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Int J Radiat Oncol Biol Phys. 2019 Mar 1;103(3):646-653. doi: 10.1016/j.ijrobp.2018.10.033. Epub 2018 Nov 2.

Quality of Life for Patients With Favorable-Risk HPV-Associated Oropharyngeal Cancer After De-intensified Chemoradiotherapy.

Author information

1
Department of Radiation Oncology, University of North Carolina at Chapel Hill, Chapel Hill, North Carolina.
2
Department of Radiation Oncology, University of Florida, Gainesville, Florida.
3
Department of Radiation Oncology, University of North Carolina at Chapel Hill, Chapel Hill, North Carolina; UNC Lineberger Comprehensive Cancer Center, University of North Carolina Hospitals, Chapel Hill, North Carolina.
4
University of Florida Health Proton Therapy Institute, Jacksonville, Florida.
5
UNC Lineberger Comprehensive Cancer Center, University of North Carolina Hospitals, Chapel Hill, North Carolina; Department of Hematology/Oncology, University of North Carolina at Chapel Hill, Chapel Hill, North Carolina.
6
Department of Otolaryngology, University of North Carolina at Chapel Hill, Chapel Hill, North Carolina.
7
Department of Radiation Oncology, University of North Carolina at Chapel Hill, Chapel Hill, North Carolina; UNC Lineberger Comprehensive Cancer Center, University of North Carolina Hospitals, Chapel Hill, North Carolina. Electronic address: bchera@med.unc.edu.

Abstract

PURPOSE:

Oropharynx cancers associated with human papillomavirus (HPV) have a favorable prognosis, but current treatment approaches carry significant long-term morbidity. Strategies to de-intensify treatment in this population are under investigation, but the impact of these approaches on quality of life (QOL) is not well understood. We present patient-reported outcomes from 2 prospective studies examining de-intensified chemoradiotherapy.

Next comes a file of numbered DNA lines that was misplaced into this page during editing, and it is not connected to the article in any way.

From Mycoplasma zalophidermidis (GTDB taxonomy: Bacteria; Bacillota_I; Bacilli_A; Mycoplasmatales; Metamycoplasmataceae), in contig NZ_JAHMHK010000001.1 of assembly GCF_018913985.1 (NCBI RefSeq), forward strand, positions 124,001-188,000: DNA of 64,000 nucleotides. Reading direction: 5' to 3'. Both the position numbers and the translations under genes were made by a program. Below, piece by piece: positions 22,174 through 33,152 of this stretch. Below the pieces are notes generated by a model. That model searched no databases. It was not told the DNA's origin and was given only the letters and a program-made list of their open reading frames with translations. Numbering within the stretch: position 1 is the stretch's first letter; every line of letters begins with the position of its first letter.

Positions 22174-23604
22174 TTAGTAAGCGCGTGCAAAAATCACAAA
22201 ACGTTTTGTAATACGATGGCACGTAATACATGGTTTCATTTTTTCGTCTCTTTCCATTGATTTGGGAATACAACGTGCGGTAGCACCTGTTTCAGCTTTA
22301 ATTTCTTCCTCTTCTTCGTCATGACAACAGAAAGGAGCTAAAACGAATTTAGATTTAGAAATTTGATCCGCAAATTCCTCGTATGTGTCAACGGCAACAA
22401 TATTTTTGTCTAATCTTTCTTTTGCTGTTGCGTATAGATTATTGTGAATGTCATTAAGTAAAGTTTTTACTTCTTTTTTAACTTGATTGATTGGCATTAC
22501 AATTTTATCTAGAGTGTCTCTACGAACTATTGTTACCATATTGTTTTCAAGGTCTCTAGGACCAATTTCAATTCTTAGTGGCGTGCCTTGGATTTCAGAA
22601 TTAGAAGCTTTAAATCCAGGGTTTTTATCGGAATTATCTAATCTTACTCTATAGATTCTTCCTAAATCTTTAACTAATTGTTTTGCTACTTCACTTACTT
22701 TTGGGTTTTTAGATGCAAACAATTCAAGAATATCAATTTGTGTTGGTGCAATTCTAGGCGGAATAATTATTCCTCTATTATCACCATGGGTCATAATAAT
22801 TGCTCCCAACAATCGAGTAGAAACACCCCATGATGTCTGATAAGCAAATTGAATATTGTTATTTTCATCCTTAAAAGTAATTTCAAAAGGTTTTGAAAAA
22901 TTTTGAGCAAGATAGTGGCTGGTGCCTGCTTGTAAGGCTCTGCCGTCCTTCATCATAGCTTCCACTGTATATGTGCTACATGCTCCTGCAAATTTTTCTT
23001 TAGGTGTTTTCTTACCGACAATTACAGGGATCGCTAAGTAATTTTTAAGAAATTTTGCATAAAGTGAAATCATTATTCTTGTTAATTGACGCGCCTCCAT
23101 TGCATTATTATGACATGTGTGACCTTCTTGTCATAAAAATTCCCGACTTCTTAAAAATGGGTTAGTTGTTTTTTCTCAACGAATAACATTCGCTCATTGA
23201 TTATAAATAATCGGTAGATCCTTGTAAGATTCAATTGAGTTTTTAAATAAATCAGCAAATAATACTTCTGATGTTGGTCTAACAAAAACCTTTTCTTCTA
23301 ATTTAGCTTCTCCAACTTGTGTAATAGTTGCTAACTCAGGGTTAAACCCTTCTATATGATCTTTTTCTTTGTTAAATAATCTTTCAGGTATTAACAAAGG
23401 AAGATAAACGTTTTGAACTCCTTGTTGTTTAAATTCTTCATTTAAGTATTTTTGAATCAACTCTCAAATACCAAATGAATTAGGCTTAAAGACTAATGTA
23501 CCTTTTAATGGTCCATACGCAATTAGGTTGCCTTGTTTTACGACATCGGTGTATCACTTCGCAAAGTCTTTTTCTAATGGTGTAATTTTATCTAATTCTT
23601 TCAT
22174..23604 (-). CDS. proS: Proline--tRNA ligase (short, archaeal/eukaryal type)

METHODS AND MATERIALS:

This study included patients enrolled in 2 prospective phase 2 trials of de-intensified chemoradiotherapy in patients with HPV-associated oropharynx cancer who had at least 1 year of follow-up. Treatment included concurrent radiation therapy (60 Gy) and chemotherapy (weekly cisplatin, 30 mg/m2). Patients reported QOL and symptoms using the European Organisation for Research and Treatment of Cancer Quality of Life Questionnaire-C30, the European Organisation for Research and Treatment of Cancer Head and Neck Cancer Module-35, and the Eating Assessment Tool-10 instruments before treatment and at regular intervals thereafter. Changes in QOL and individual symptoms were examined over time, and multivariate analysis was used to identify clinical factors associated with recovery to baseline symptom levels.

RESULTS:

Of the 154 patients enrolled, 126 patients had at least 1 year of follow-up and were included in this study (median follow-up, 25 months). Global QOL, functional indices, and most individual symptoms returned to baseline 3 to 6 months after treatment. Swallowing (Eating Assessment Tool-10 score) returned to baseline function by 2 years, but dry mouth, sticky saliva, and taste/senses did not return to baseline levels. However, from 1 to 2 years, continued improvement occurred in dry mouth score (55 vs 48), sticky saliva score (35 vs 27), and senses score (24 vs 20). On multivariate analysis, unilateral radiation therapy was associated with returning to baseline level of swallowing and sticky saliva.

CONCLUSIONS:

The use of de-intensified chemoradiotherapy in HPV-associated oropharynx cancer led to favorable patient-reported outcomes, with early recovery of QOL and continued improvement of xerostomia and dysphagia beyond 1-year posttreatment.

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